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SAT goes back to 1,600 scale, makes other major changes

Discussion in 'Sports and News' started by LongTimeListener, Mar 6, 2014.

  1. LongTimeListener

    LongTimeListener Well-Known Member


    Beginning in 2016, they've turned the essay portion into an optional exercise with a separate score (since 2005 the maximum score for now is 2,400). To me the most significant change is they've eliminated the penalty for guessing wrong, which is a big shift in how they've done it throughout history.

    The changes are extensive: The SAT’s rarefied vocabulary challenges will be replaced by words that are common in college courses, like “empirical” and “synthesis.” The math questions, now scattered across many topics, will focus more narrowly on linear equations, functions and proportional thinking. The use of a calculator will no longer be allowed on some of the math sections.

    Focus on making the tests more accessible to low-income students too.

    I think Kaplan and other test-prep companies might have gotten too good at their jobs. They've collected enough data that they knew not only testing strategies, but specific patterns of material covered on tests. It has become a test of how much money a student's parents spent on test prep.
  2. YankeeFan

    YankeeFan Well-Known Member

    He said he also wanted to make the test reflect more closely what students did in high school...

    If it's just going to mirror high school course work, what's the point?
  3. Dick Whitman

    Dick Whitman Well-Known Member

    There's a LONGFORM! piece on the iPad app - presumably also on the Web site and maybe appearing in the Sunday magazine - about the tutor who pushed the SAT hard to change the writing component. The strategies he taught totally pantsed the test. He told students, for example, to memorize a couple of FDR quotes, and use them no matter what the test topic was, and to have a few big words ready to use, again, no matter the topic.

    Here it is:

  4. Guy_Incognito

    Guy_Incognito Well-Known Member

    Grades are subjective school to school, class to class. This would be an equalizer. The ACT already does this and is becoming more & more popular.
  5. Dick Whitman

    Dick Whitman Well-Known Member

    To test whether they learned what you are supposed to learn in time for college. It's a check against high school grade inflation. It also stops students, theoretically, from blowing off high school to study for the SAT, when the areas of learning don't overlap, like now.
  6. mjp1542

    mjp1542 Member

    Very much against taking the penalty away for answering incorrectly. Not that the SAT is anywhere close to a perfect test, but to allow people to just go in and mash circles hoping to get a higher score seems to go against the spirit of the thing. Just answer everything you know, and then guess the rest. So what should have been a 600 with about 10 answers left blank could lead to guessing correctly on 3-4 more and upping the score. Scores almost certainly will rise, giving us an artificial belief that our kids are achieving at a higher level.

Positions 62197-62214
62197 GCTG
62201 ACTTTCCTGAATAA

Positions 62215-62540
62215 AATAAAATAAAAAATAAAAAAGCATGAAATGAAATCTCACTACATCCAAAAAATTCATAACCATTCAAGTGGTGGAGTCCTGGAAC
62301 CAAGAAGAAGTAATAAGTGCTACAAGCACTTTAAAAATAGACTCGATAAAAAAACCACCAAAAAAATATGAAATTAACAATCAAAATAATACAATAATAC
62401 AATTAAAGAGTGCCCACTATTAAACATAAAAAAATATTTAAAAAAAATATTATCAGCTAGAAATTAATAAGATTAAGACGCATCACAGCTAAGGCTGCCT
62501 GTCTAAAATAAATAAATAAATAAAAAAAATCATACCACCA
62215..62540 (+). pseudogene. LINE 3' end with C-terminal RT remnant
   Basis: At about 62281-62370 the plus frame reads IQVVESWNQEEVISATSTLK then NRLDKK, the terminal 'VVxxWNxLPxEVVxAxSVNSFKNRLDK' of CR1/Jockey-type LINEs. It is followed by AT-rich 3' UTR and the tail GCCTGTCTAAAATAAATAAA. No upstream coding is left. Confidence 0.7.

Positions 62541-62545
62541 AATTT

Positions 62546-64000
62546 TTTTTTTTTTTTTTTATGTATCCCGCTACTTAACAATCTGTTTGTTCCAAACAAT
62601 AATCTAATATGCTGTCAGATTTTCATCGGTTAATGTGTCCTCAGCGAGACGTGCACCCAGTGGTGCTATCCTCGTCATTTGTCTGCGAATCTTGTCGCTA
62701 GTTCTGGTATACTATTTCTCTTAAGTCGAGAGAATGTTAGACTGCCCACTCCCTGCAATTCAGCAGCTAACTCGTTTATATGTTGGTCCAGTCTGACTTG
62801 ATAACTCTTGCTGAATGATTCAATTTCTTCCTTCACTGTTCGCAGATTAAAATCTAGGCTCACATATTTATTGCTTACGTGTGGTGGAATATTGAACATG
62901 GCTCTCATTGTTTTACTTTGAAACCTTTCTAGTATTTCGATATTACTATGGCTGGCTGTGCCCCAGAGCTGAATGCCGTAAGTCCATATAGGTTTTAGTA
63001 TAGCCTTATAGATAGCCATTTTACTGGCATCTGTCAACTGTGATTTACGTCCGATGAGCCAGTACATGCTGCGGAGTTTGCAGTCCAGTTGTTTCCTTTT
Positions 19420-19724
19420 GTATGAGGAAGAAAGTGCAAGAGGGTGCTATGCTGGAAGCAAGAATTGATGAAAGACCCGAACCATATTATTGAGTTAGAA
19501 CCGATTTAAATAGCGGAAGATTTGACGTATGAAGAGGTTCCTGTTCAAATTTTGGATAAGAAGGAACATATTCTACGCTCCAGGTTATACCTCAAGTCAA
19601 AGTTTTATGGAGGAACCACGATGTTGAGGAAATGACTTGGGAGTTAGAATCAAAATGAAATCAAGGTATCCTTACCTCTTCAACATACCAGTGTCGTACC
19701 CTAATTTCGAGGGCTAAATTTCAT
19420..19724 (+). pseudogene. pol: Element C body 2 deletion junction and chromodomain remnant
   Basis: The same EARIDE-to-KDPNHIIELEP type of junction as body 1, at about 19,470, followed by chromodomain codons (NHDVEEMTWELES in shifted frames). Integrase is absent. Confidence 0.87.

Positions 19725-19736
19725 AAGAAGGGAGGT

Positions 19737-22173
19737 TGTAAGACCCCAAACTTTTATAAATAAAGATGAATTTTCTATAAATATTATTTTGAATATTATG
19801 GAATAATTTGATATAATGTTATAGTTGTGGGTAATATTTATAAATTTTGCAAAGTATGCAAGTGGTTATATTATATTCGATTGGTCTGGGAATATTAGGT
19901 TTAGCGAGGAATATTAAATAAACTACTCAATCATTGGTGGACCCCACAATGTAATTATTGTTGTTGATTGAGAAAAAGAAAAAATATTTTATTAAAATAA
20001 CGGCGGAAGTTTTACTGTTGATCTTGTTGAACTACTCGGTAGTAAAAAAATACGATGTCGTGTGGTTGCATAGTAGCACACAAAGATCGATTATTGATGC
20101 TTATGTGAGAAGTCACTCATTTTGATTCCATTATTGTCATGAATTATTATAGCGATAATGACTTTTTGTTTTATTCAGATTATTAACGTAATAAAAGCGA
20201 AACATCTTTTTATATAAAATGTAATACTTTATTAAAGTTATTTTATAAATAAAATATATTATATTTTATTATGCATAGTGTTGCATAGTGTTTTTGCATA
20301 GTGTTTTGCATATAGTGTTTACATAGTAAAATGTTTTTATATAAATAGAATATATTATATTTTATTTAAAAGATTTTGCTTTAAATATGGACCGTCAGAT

7. LongTimeListener

    LongTimeListener Well-Known Member

    Agree with this. Also think it will lead to a little more gaming of the system -- usually when you leave one blank, it's not because you have no clue but because you can't decide between two of the answers. Bat .500 on those and you look better; bat .800 and you look a LOT better.
  8. YankeeFan

    YankeeFan Well-Known Member

    Yep. And everyone will claim success.
  9. YankeeFan

    YankeeFan Well-Known Member

    If only there was some way to administer tests to grade school and high school kids to do this.
  10. LongTimeListener

    LongTimeListener Well-Known Member

    Noteworthy that the group helping formulate the new tests is the Khan Academy -- started by an early Google employee and very active with Common Core. It's really a good group -- a robust website if you're ever looking for summer projects to keep your kids busy, and they run some great camps (my son went to a robot-building one last year).

    And, the president of the College Board (SAT company) is described in the article as "an architect of the Common Core curriculum standards."

    There's an undeniable storyline here of equalizing the test -- in math, for instance, it will become less about how far the school offered classeas than about how well you've learned the material up to a certain point.
  11. Dick Whitman

    Dick Whitman Well-Known Member

    Don't they scale it to a percentile? That's what they do with the LSAT. 169 is always the 97th percentile, 170 is always the 97.5th percentile, etc., etc., etc. People are getting better at the test because of Kaplan, PowerScore, etc., etc., but the scores stay the same.
  12. Rusty Shackleford

    Rusty Shackleford Active Member

    Yes, I agree. Most of these changes sound like they're making the SAT easier. Now you can guess at any answer you don't know, the word challenges apparently will involve more common (read: easier) words, and math will focus on two areas.

    I guarantee that the average score will be higher on this version than on previous versions, everyone will talk about how much smarter kids are getting, and we'll end up even with even dumber college kids than before.
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